Archery 101: Bow Types

By: Ryan Barth

September 10, 2018

Category: Recreation

Movies like Brave, The Hunger Games, The Avengers, and The Chronicles of Narnia have helped increase interest in archery over recent years. In addition, the National Archery in the Schools Program (NASP) has been working to teach the next generation of archers. In Minnesota alone, physical education classes in 300+ schools — from Minneapolis to Warroad — teach a two-week unit on archery.

When taught correctly, archery is one of the safest sports to participate in. It is also a sport that almost anyone can excel at, and prospective archers have many bow choices for all sizes and abilities.

Types of Bows

There are four main types of bows:

Long Bow

long bow
Photo credit: Flying Dutchman via Creative Commons

The long bow is your traditional/ancient bow. Basically, it is a straight stick that is bent by a single string tied at both ends. The flex of the stick gives it the power.

Compound Bow

compound bow
Photo credit: Ewok Slayer via Wikimedia Commons

The compound bow is the modern bow; a pulley system gives it the power. On either end of the bow is a pulley system, or cam. The cam(s) allow a let-off point when an archer’s draw holds less weight. For example, when a compound bow is set at a 50-pound draw weight, the archer initially draws the peak weight of 50 pounds; once the let-off point is reached, the draw becomes easier at 32.5-37.5 pounds (or 65-75% of the original weight).

Recurve Bow

recurve
Photo credit: Hannes Grobe via Wikimedia Commons

Best known for their use in target archery and the Olympics, recurve bows have curved tips at either end which increase speed and smoothness.

Crossbow 

crossbow
Photo credit: Capri23auto via Pixabay

The crossbow is a combination of a firearm and a bow. To shoot, you pull a trigger (like a gun), but it shoots an arrow. 

A One-size-fits-all Bow

Recent equipment advances have helped make archery accessible for more people.

Draw length is how far the nock point (where the arrow attaches to the bow string) needs to pull back from your grip on the bow. Until recently, bows had to fit the shooter. For example, I am 6-feet tall and needed a 29.5-inch draw length. So, I could only use a bow of this size and my bow was specific to me (and people my size).

diagram of draw length
Photo credit: bestbowsforsale.com

Over the recent decade, manufacturers have developed a one-size-fits-all compound bow. The first of these, the Genesis, was made by the Matthews Company. The Genesis has a universal draw length, which means it fits shooters of all sizes.

shooters using a Genesis bow
Participants use Genesis bows in an archery program offered by Three Rivers.

With the advancement of a universal draw length, shooters could share bows, allowing schools to have a set shared during archery lessons. Moreover, more advanced compound bows, like hunting bows, have been developed. Being able to easily adjust the draw length allows families to buy equipment for a growing shooter without worrying about them outgrowing the bow.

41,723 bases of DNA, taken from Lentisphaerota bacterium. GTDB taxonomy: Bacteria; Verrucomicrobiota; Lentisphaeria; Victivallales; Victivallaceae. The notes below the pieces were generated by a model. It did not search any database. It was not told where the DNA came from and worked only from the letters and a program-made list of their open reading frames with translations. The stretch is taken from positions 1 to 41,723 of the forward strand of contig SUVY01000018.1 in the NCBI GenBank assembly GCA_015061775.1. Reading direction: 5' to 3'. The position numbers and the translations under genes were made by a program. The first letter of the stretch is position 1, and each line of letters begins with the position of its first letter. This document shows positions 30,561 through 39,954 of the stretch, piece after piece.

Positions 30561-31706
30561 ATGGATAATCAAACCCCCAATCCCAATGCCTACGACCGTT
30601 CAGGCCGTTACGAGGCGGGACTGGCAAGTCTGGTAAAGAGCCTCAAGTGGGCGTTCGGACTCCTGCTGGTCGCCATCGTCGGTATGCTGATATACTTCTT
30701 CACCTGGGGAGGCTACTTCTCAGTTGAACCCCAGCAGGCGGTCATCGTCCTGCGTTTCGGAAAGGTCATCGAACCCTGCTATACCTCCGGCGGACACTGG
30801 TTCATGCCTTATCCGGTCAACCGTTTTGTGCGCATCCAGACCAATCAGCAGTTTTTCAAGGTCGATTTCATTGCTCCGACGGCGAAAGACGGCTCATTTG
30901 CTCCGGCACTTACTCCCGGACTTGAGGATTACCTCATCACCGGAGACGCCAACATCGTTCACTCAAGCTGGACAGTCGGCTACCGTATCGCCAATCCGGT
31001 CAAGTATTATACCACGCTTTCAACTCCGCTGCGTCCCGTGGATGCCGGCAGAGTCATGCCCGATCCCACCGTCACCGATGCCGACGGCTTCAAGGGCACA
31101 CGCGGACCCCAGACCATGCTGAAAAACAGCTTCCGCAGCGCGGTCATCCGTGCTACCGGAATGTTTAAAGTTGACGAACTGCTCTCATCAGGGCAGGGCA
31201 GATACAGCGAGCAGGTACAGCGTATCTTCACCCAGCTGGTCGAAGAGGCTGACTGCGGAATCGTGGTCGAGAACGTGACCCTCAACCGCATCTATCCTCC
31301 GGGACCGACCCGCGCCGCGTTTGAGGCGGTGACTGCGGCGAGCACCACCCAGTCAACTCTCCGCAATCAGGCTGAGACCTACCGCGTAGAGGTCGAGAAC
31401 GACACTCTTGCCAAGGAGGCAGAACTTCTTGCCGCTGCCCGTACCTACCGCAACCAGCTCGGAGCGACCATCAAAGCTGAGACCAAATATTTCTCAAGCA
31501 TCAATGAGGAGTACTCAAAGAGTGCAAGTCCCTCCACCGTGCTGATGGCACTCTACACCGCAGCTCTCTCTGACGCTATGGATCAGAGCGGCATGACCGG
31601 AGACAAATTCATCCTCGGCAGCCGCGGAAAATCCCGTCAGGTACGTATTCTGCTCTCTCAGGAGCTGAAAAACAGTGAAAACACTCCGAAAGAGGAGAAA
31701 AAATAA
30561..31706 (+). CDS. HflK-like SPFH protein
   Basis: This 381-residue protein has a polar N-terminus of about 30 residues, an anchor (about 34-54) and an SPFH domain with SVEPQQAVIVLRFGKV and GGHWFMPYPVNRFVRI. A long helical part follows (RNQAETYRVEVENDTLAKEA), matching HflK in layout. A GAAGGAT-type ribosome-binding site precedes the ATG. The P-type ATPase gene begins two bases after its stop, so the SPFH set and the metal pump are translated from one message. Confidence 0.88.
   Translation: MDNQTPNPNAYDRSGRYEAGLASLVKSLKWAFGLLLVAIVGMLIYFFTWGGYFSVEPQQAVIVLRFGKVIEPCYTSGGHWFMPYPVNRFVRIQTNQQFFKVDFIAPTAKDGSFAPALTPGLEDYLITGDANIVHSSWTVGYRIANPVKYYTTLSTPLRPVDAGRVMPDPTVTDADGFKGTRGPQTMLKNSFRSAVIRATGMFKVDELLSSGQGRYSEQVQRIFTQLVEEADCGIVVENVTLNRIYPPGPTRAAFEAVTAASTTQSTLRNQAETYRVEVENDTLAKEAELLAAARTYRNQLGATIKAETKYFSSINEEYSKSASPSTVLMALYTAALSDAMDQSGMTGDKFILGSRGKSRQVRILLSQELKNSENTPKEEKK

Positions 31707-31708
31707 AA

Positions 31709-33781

Try Archery in Three Rivers

One of the best ways to try archery is to take a program. All equipment is supplied and there is an instructor to teach you the basics. Three Rivers Park District offers archery programs at Baker Near-Wilderness Settlement, Carver Park Reserve, Cedar Lake Farm Regional Park, Cleary Lake Regional Park, Coon Rapids Dam Regional Park, Elm Creek Park Reserve, and French Regional Park.

You can also bring your own bow and arrows for shooting fun at the archery ranges in Carver Park Reserve and Elm Creek Park Reserve. Both ranges offer stationary and walk-through ranges with targets at a variety of distances. Elevated platforms are also available in the stationary ranges. Passes are required for archers ages 16 and older (ages 15 and younger must be accompanied by a paying adult).

About the Author

Ryan Barth

Ryan Barth is the Baker Near-Wilderness Settlement Supervisor. He graduated with a Bachelor of Science degree in education and biology from the University of Wisconsin-Stevens Point. After working at Wolf Ridge Environmental Learning Center, Gooseberry Falls State Park, with Dakota County Parks, and teaching high school biology for a few years, Ryan went on to earn his Master of Science degree in outdoor education. Along with USA Archery, Ryan is a contributing author to the recently published archery book, Explore Archery – An Instructor’s Guide To Beginner Archery Programs. Ryan is a NASP archery instructor, DNR Bow Hunter Educator and MN DNR Firearms Safety Instructor. Ryan has worked at the Near-Wilderness Settlement for the past thirteen years and is an avid outdoorsman. When not at work, Ryan loves to spend time with his wife and three kids.

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